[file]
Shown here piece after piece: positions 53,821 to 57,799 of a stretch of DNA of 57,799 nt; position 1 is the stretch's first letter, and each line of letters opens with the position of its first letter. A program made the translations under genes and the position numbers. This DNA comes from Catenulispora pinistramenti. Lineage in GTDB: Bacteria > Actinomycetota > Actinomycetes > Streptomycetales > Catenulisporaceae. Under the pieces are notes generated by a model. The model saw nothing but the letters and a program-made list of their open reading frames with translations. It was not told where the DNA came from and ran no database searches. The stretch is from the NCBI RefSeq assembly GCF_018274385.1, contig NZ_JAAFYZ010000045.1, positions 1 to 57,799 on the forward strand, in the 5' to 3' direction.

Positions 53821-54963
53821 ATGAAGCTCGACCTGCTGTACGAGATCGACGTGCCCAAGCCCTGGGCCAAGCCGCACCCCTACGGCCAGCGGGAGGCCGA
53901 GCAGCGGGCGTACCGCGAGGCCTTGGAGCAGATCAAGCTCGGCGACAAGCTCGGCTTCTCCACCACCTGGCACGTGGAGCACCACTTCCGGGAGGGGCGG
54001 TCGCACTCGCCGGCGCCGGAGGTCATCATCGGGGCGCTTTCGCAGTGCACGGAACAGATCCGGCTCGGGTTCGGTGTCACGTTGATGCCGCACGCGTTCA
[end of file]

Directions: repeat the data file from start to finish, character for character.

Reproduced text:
Shown here piece after piece: positions 53,821 to 57,799 of a stretch of DNA of 57,799 nt; position 1 is the stretch's first letter, and each line of letters opens with the position of its first letter. A program made the translations under genes and the position numbers. This DNA comes from Catenulispora pinistramenti. Lineage in GTDB: Bacteria > Actinomycetota > Actinomycetes > Streptomycetales > Catenulisporaceae. Under the pieces are notes generated by a model. The model saw nothing but the letters and a program-made list of their open reading frames with translations. It was not told where the DNA came from and ran no database searches. The stretch is from the NCBI RefSeq assembly GCF_018274385.1, contig NZ_JAAFYZ010000045.1, positions 1 to 57,799 on the forward strand, in the 5' to 3' direction.

Positions 53821-54963
53821 ATGAAGCTCGACCTGCTGTACGAGATCGACGTGCCCAAGCCCTGGGCCAAGCCGCACCCCTACGGCCAGCGGGAGGCCGA
53901 GCAGCGGGCGTACCGCGAGGCCTTGGAGCAGATCAAGCTCGGCGACAAGCTCGGCTTCTCCACCACCTGGCACGTGGAGCACCACTTCCGGGAGGGGCGG
54001 TCGCACTCGCCGGCGCCGGAGGTCATCATCGGGGCGCTTTCGCAGTGCACGGAACAGATCCGGCTCGGGTTCGGTGTCACGTTGATGCCGCACGCGTTCA